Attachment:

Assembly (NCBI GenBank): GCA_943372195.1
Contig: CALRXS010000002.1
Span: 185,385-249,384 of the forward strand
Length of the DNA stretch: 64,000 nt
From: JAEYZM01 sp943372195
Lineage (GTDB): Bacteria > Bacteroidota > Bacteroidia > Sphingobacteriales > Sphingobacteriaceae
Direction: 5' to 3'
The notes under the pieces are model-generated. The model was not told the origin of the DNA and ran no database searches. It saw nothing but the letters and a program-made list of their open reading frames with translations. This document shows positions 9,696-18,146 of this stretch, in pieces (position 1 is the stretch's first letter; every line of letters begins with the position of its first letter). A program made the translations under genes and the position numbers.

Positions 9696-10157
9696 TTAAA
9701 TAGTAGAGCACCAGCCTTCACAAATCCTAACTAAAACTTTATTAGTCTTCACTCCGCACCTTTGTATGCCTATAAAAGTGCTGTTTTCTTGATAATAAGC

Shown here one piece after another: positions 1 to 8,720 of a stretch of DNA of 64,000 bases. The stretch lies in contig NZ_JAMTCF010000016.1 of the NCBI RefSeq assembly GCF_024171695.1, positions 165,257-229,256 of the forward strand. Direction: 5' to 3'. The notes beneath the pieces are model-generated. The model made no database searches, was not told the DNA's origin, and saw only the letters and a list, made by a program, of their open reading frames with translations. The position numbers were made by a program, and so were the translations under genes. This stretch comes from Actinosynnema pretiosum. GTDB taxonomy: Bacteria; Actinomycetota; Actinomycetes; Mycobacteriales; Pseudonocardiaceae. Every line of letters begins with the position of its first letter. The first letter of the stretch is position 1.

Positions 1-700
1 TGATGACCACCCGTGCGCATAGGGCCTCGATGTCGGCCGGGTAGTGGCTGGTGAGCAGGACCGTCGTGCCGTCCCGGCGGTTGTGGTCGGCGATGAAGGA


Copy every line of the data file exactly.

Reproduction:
Assembly (NCBI GenBank): GCA_943372195.1
Contig: CALRXS010000002.1
Span: 185,385-249,384 of the forward strand
Length of the DNA stretch: 64,000 nt
From: JAEYZM01 sp943372195
Lineage (GTDB): Bacteria > Bacteroidota > Bacteroidia > Sphingobacteriales > Sphingobacteriaceae
Direction: 5' to 3'
The notes under the pieces are model-generated. The model was not told the origin of the DNA and ran no database searches. It saw nothing but the letters and a program-made list of their open reading frames with translations. This document shows positions 9,696-18,146 of this stretch, in pieces (position 1 is the stretch's first letter; every line of letters begins with the position of its first letter). A program made the translations under genes and the position numbers.

Positions 9696-10157
9696 TTAAA
9701 TAGTAGAGCACCAGCCTTCACAAATCCTAACTAAAACTTTATTAGTCTTCACTCCGCACCTTTGTATGCCTATAAAAGTGCTGTTTTCTTGATAATAAGC

Shown here one piece after another: positions 1 to 8,720 of a stretch of DNA of 64,000 bases. The stretch lies in contig NZ_JAMTCF010000016.1 of the NCBI RefSeq assembly GCF_024171695.1, positions 165,257-229,256 of the forward strand. Direction: 5' to 3'. The notes beneath the pieces are model-generated. The model made no database searches, was not told the DNA's origin, and saw only the letters and a list, made by a program, of their open reading frames with translations. The position numbers were made by a program, and so were the translations under genes. This stretch comes from Actinosynnema pretiosum. GTDB taxonomy: Bacteria; Actinomycetota; Actinomycetes; Mycobacteriales; Pseudonocardiaceae. Every line of letters begins with the position of its first letter. The first letter of the stretch is position 1.

Positions 1-700
1 TGATGACCACCCGTGCGCATAGGGCCTCGATGTCGGCCGGGTAGTGGCTGGTGAGCAGGACCGTCGTGCCGTCCCGGCGGTTGTGGTCGGCGATGAAGGA